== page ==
So 100kWh @ 625kg = 6.25kg/kWh once packaged, meaning an estimate of the ATLIS pack is ~1.6 tonnes of weight, right down low in your centre of gravity.
  • They are silent, this is perfect for inserting your troops, getting them out, or situating your command locations, especially because when they are stationary with the radios in position, you’re not idling a diesel motor to expose your position
  • They are pretty cool, temperature wise.
    The average battery Temp of a Tesla is ~50-60°C, which is better than most diesels, which run ~90-110°C, meaning that the thermal footprint is smaller, and when idle in location, they’ll drop back to ambient fairly quickly.
An Australian Army ASLAV (Australian Light Armoured Vehicle) crests a hill, on patrol during Exercise Gauntlet Strike at Puckapunyal Military Training Area in Victoria.

This means that your forces can have a very fast strike capability to deploy and either drop or collect troops from an environment of threat, as well as be useful for silent reconnaissance in a role where the enemy can’t see or hear you.

This also means that ambulance based variants are far more stable, meaning that treating Medics can perform their job in the rear more effectivley.

The speed associated with them, even if it is simple pick up speed, and not outright top end speed, means that injured combatants can be taken off the battlefield much faster than a conventional vehicle.

But, recharging?

Now from reading a lot of posts online, mainly of military forums, I was able to deduce that the average Military Vehicle that does Patrols, does so within a 100km “bubble” of their base, for some sources, r/Military is a good place to read this kind of thing.

So that means round trip, you’re likely doing 200-250km, which although pushing it on smaller batteries, is easily achievable on the larger battery vehicles.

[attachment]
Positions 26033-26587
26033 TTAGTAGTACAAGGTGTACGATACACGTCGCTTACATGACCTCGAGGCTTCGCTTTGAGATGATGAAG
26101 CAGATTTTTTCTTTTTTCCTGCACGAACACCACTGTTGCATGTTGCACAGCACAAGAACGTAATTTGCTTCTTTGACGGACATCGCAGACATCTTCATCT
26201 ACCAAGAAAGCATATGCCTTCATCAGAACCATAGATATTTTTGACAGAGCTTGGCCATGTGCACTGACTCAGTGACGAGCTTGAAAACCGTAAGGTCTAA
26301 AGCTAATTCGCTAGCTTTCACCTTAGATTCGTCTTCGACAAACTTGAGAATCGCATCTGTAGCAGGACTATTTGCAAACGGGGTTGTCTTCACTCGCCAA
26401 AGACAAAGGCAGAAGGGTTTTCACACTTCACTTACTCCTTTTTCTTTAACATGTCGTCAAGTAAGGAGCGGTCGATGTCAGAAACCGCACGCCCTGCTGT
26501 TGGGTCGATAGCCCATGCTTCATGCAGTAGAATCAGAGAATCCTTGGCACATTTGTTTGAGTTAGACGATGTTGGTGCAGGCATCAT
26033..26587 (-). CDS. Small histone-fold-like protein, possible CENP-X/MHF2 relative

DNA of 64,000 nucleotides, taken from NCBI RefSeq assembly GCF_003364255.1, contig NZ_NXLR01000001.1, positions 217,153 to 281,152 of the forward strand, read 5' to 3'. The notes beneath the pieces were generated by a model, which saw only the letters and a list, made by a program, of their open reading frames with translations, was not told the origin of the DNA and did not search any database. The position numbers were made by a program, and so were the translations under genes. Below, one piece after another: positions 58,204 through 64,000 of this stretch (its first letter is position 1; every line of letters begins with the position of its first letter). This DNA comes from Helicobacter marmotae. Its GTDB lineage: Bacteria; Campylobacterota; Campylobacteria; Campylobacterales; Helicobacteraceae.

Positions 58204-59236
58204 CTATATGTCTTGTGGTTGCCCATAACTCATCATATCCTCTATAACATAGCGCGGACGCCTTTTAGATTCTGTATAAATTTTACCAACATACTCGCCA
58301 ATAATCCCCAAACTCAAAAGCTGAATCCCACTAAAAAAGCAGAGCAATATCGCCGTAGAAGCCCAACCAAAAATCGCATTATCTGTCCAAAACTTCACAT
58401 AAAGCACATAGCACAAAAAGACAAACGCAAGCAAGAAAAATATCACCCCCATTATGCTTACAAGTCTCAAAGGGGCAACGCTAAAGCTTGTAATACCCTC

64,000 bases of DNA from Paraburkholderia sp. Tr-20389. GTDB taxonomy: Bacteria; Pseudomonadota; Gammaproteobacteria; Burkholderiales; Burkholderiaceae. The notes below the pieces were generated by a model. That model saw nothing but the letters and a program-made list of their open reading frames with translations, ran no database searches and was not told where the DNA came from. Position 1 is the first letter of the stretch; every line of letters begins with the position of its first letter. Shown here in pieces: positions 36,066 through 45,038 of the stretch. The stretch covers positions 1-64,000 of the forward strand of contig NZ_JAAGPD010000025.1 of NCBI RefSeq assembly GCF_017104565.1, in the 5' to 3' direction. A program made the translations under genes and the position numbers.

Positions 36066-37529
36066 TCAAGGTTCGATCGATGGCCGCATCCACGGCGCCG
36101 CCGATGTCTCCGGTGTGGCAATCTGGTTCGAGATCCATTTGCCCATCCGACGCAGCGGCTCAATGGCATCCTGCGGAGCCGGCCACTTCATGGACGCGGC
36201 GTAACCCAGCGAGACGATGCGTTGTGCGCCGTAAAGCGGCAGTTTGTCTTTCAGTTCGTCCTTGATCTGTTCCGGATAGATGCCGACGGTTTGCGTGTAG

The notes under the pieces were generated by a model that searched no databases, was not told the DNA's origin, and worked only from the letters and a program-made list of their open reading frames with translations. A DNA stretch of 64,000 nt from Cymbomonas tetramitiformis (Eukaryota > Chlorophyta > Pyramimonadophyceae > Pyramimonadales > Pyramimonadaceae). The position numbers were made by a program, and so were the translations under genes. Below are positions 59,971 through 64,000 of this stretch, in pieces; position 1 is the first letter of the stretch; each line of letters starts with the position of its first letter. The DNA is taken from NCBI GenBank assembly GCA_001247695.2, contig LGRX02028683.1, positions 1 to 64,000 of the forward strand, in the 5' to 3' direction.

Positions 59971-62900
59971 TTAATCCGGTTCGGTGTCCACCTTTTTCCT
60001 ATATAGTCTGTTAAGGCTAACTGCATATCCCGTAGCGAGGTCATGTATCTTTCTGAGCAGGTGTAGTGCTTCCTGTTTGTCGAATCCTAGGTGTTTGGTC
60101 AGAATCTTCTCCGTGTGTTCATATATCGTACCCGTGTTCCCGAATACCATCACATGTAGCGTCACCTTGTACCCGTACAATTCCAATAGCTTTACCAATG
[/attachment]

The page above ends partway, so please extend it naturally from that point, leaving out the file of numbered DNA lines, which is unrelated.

Now what I think is that most of these vehicles would be used as a supplemental support vehicle, or used in situations where the distinct advantages of an Electric Vehicle could be utilised. Mainly operating out of an FOB, or used as a scout/recon vehicle away from the main force, shoot up to a nearby hill, set up an Observation post, operating within the range of your (fairly visible) main columns, most of which would still need to run their extant Generators fuelled by Diesel, and if in a hard base, the location of which is already known, powered by Solar Panels.

You could also utilise shipping container based solutions, like those from Lightning Mobile, that would be portable on existing vehicles equipped to transport a standard ISO Shipping container

Lightning Mobile Charging Station Lightning Mobile

As for charging rates, given the above as we discussed about the ~250km range use on a daily basis, this means that your vehicles are running around 125kWh of energy from their use.

So what are the charge times

Now this is a “how long is a piece of string” argument, really, it’s that simple.

In the same way that you don’t always have a defined time period to fuel your truck (Are you filling through a funnel from a Jerry Can, or filling at a High Flow Diesel Bowser?), it’s the same with an Electric Vehicle.

The standard EV chargers on the market today, fill at a rate of 50-350kW, meaning that a 50kW charger, ideally, in an hour will give you 50kWh of charge.

Now the Lightning Mobile Charger above has a capacity of up to 350kWh and a speed of 80kW, meaning that it would replenish 2.8 Vehicles from it’s on board batteries, and would do so in 1 Hour and 33 Minutes.

Now, for anyone that has been in the Military, by the time you eat, get briefings, and check your vehicles, that can all take over an hour, especially if you have already spent your whole day working, chances are that you’ll want some rest.